As the truck company members used their tools to expose the fire, they realized that the fire was burning through the roof from the cockloft below. The officer leading this operation relocated the roof division to the fifth floor.
As the crews began moving the charged hose line towards bulkhead stairway, fire erupted out of the same doorway, trapping all nine members on the roof. Further, the protecting hose line was being exposed to the fire coming out the bulkhead.
Mayday Mayday Mayday
The roof division leader called a Mayday for nine-trapped members and moved them toward the rear of the structure (side C) to get away from the fire.
This company commander knew that the second-due truck company was obligated by policy to ladder the rear of the building. Command 4 quickly reacted to the Mayday. A second alarm was sounded — all units except the three companies in the hazard zone were moved to another radio frequency.
By this time, the shift commander (the deputy fire chief) had arrived. The deputy chief took over fire operations and assigned the initial incident commander (battalion chief) to run the Mayday operation.
The second arriving ladder truck was blocked from taking its pre-assigned position on side C due to improperly parked vehicles in the alley. The truck company officer had his crew move ground ladders into position to ladder the fire floor and the roof.
Both are the written policy responsibilities of the second-in ladder truck at a structural fire. So, just like clock work, the 50-foot Bangor ladder was properly placed and the three company members exited the now well-involved roof area to the safety.
This fire would go to a fourth alarm due to critical need for building occupant rescues and water supply issues. After the building was cleared of trapped residents, the order was made to go defensive and the top three floors of the building were lost that night. There were two very minor firefighter injuries sustained, but not associated with the trapped members.
Like a sports team playbook
I am a firm believer in using a process to get the emergency incident response started correctly the first time — every time. Consider the SOG process like a sports playbook. Everyone is schooled in what to do on a certain play at a certain time. Everyone knows his or her part of the plan, and nothing is left to chance.
Yet we are not at a sporting event, and the consequences can be deadly for the firefighters or their customers if we miss a critical factor of the plan.
It is unreasonable to expect a responding command officer to guide the start of an incident until he or she arrives and has time to get organized. The SOG-driven system for the first-alarm companies allows the critical size-up factors to be evaluated and addressed by the SOG.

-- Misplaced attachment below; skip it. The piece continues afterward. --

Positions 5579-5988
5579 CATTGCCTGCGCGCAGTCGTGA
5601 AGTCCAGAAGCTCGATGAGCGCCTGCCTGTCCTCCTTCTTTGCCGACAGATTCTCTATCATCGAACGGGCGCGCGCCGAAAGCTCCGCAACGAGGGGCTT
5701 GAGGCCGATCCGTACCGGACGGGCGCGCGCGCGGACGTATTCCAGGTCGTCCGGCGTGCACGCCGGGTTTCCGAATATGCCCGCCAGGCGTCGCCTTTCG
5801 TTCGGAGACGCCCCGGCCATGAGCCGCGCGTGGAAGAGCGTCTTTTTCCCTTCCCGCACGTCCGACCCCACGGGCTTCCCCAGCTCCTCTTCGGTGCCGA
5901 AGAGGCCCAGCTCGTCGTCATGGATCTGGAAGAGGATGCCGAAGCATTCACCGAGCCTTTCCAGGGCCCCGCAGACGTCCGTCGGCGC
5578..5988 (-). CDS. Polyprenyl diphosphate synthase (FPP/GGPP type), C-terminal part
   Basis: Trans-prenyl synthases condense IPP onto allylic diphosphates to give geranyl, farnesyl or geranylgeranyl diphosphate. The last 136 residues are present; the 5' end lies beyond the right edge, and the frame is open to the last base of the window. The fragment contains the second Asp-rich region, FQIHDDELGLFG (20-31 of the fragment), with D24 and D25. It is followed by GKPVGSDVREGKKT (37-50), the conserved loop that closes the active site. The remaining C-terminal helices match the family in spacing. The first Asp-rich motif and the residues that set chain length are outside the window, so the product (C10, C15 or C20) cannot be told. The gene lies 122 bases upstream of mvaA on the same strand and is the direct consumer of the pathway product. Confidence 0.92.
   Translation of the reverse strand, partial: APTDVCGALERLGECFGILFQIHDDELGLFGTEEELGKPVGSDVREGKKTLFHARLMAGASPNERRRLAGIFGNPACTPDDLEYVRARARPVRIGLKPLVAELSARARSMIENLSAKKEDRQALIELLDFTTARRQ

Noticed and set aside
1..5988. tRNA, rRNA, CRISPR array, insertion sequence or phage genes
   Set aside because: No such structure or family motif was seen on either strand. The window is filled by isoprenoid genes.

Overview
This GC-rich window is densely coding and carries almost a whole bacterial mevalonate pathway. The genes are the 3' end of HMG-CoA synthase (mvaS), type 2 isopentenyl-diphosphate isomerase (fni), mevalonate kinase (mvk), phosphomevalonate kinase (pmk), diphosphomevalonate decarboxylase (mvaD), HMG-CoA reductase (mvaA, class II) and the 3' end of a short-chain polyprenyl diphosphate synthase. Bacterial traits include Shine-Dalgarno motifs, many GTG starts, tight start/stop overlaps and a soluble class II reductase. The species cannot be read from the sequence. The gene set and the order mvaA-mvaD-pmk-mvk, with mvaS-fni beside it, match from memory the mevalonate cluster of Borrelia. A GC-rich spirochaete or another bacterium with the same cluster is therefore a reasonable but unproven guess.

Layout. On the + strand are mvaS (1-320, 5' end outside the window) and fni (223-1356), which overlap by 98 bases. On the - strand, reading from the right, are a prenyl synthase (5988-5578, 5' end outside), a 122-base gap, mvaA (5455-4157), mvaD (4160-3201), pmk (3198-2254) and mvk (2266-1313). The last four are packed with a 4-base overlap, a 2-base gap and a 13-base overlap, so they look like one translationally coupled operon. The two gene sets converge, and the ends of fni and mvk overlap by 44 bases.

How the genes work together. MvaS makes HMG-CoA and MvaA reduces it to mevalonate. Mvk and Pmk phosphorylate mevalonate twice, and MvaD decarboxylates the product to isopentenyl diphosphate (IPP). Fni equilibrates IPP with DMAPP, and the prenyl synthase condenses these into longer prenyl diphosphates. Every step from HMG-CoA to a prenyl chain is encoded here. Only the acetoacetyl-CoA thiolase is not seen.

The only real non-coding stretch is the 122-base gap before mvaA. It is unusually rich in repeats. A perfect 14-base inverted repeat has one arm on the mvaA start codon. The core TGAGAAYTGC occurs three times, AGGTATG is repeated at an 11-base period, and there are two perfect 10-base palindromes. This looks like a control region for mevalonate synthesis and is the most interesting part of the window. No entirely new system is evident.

However, the SOG system must be flexible enough to change based on the conditions. When the situation is beyond the capabilities of the SOG, adjustments must be made.
An example would be for the responding companies to receive information that Class A explosives are involved in the fire. The plan has to be flexible enough to allow companies to change the plan, in this case taking advantage of time, distance or shielding.
When the decision is made to vary from the scripted plan, that information must be transmitted and acknowledged by all responding units to avoid confusion.
The SOG-driven system needs to be well thought out before implemented into your operations. Next, build a comprehensive initial and on-going training program for every member in the response system. Finally, provide feedback to ensure that SOGs are implemented properly and updated as needed.
This process needs to support and be focused on firefighter safety issues so that we can complete the task at hand without injury. Until next time, please be safe out there.
About the author
Dennis L. Rubin is the principal partner in the fire protection-consulting firm D.L. Rubin & Associates. The firm provides training, course development and independent review of policy and procedures for all types of fire and rescue agencies. In his more than 35 years in the fire service, Chief Rubin has served as a company officer, command level officer, and fire chief in several major cities including Dothan, Ala., Norfolk, Va., and Atlanta. Chief Rubin holds a bachelor’s of science degree in fire administration, an associate’s in applied science degree in fire science management, and graduated from the National Fire Academy’s Executive Fire Officers Program. Rubin has taught at several universities and colleges as well as at the National Fire Academy. He frequently speaks and lecturers at local, state, national and international events. Rubin’s first nonfiction book, Rube’s Rules for Survival, is available at www.ChiefRubin.com. His second book, Rube’s Rules for Leadership, is available from iTunes. Watch for Chief Rubin’s third book, DC Fire to be released in the coming months. You can follow him on Twitter at @ChiefRubin and contact him at Dennis.Rubin@FireRescue1.com.